The Moderna COVID-19 vaccine trials for kids ages 12 to 17 have already begun with 3,000 participants. Moderna also conducted a separate clinical trial in children under 12 years old, the youngest six months of age. Once the Moderna COVID-19 vaccine's effectiveness for this age group is affirmed, the FDA may authorize vaccination for emergency use for around 25 million teens in the U.S.
13-Year-Old Brothers Participate in Moderna COVID-19 Vaccine Trial
Teenage brothers Gavin and Emmett Preston received their Moderna COVID-19 vaccine shots in Charleston, South Carolina. While the 13-year-olds are not necessarily eligible for a coronavirus vaccine since the Food and Drug Administration is yet to approve the vaccine for kids under 16, the two teenagers participated in the clinical trial of randomized, double-blind studies, Business Insider reported. In the trial, half of the participants got vaccinated, while the others get a placebo.
The participants were tasked to note their side effects on an app. Emmett said a sore shoulder and feeling a bit run down after his first shot. Meanwhile, his brother Gavin reported minor fatigue two days after the second shot.
Emmett's initial reaction when hearing about the COVID-19 vaccine clinical trial from his adopted mother was interesting. The Preston brothers have already been participating in another long-term research-the Adolescent Brain Cognitive Development Study. His brother Gavin was keen on assisting in scientific research, himself wanting to research memory loss in the future.
Brothers Unafraid of In-Person School after Getting Vaccinated
The brothers also wanted to get vaccinated for the sake of their adopted mother, who has an autoimmune disease. Now that they are going back to in-person schooling and not desiring to return to virtual school, the brothers did not want to bring the virus back home to their mom. "It makes me feel positive inside to be able to protect myself and my family from COVID-19," Gavin beamed.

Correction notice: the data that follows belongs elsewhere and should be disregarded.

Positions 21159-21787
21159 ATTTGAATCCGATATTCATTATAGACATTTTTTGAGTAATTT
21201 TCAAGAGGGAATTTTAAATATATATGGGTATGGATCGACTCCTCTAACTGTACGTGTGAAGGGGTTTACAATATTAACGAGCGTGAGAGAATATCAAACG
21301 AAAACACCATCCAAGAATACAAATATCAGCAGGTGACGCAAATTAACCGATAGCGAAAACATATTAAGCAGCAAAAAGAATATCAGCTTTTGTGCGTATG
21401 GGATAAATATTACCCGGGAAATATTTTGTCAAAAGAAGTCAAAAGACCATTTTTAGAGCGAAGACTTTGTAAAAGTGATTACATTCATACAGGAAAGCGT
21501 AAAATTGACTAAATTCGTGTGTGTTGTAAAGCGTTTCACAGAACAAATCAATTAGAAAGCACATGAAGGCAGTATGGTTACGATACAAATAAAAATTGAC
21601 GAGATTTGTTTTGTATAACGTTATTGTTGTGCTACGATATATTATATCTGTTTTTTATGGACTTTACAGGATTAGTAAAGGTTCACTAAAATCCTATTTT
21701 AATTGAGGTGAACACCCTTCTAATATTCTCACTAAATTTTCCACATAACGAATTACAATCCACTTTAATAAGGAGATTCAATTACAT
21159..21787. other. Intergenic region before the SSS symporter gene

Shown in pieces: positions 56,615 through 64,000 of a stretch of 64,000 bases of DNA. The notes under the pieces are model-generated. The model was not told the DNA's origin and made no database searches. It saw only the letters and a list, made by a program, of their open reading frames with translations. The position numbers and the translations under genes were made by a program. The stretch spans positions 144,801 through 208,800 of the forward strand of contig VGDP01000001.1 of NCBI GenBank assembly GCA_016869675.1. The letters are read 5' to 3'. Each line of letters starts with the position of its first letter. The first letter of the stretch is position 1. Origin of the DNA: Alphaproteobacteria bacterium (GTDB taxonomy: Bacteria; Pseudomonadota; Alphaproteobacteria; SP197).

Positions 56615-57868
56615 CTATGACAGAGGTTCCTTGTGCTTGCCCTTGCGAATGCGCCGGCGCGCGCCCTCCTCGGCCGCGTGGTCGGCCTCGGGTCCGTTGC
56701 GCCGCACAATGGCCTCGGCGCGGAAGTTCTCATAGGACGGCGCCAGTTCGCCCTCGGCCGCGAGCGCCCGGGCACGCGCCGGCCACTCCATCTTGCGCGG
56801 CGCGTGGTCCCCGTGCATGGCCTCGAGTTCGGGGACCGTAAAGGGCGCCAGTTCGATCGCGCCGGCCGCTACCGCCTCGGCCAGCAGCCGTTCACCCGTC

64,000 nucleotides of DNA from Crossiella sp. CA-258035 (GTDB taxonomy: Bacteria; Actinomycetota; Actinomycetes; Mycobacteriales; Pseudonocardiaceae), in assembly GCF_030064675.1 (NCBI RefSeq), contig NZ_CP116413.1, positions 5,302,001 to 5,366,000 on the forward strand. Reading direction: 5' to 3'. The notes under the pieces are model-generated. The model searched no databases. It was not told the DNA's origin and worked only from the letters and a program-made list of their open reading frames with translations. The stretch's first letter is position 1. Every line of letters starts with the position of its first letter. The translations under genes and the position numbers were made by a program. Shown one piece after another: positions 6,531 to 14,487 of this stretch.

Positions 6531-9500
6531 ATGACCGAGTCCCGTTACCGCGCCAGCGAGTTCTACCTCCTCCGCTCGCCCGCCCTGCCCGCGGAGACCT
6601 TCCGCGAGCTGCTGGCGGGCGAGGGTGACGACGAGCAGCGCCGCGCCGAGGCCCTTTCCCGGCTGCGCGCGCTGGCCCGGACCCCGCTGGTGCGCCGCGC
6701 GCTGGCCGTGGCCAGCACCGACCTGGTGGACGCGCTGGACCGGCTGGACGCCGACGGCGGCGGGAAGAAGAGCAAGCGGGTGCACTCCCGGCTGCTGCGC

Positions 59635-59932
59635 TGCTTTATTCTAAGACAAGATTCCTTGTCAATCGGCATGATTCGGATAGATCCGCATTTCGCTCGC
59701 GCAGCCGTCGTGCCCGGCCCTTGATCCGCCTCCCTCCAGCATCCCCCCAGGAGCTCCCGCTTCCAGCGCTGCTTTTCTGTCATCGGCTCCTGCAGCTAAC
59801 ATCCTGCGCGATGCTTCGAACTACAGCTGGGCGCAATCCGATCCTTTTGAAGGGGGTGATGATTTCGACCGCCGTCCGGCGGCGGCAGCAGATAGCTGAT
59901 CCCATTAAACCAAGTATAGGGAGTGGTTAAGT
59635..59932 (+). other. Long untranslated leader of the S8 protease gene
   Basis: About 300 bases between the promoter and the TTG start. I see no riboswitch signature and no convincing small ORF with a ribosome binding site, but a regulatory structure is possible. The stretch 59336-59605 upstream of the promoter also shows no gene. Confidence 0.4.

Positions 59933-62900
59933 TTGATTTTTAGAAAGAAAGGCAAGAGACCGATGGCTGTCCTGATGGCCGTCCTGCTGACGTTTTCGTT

Siblings Wanted to End Online Learning So Badly. They Got Vaccinated
Animi, 14, and Adonye Williams, 16, have been online learning for almost a year now, just like most kids their age due to the pandemic. The teens wanted virtual schooling to end so badly. They decided to volunteer to join the Moderna COVID-19 vaccine trials, Houston Chronicle reported.
DM Clinical Research and the Texas Center for Drug Development started enrolling Houston teens in the trial to test the effectiveness of the Moderna vaccine in kids ages 12 to 17.
DM Clinical Research's executive director Elizabeth Hoff noted that the COVID-19 vaccine could make the kids "feel empowered to help the country." Animi understands this saying, "getting vaccinated will benefit everyone someday." Adonye proudly said about getting vaccinated, "I took [vaccine] like a champ."
Fini Tuamokomo found out that Moderna was looking for Black teenagers to participate in the trial. Tuamokomo, a social worker, and her eldest child, Amieh, have already been vaccinated. Hence she signed up her two youngest for the trial. The children's reported side effects included sore arms as well as fatigue on the second day. The siblings made over $200 from participating in the clinical trial.
Teens Want to Help Beat the Pandemic
Four 7th-graders Zoey Frank, Janie Palan, Peyton Riegel, and Willa Nelson, volunteered to participate in the Moderna COVID-19 vaccine trial, WPRI reported. Frank, whose brother also participated in the trial, said she first heard about the Moderna vaccine from a fellow student's mother. "At first, it seemed scary being the first ones getting the vaccine, but I did it because it would help people," the 7th-grade girl revealed.
While the participants were not told whether they received the vaccine or placebo, the teens revealed "feeling great to be part of something bigger than themselves." Riegel gushed about how cool it was to be "one of the few kids in this big world helping figure out the whole pandemic."
Some of the reported side effects from these participants included a swollen arm, feeling very tired, and getting a cold—symptoms, which, participant Nelson said, were all worth it.
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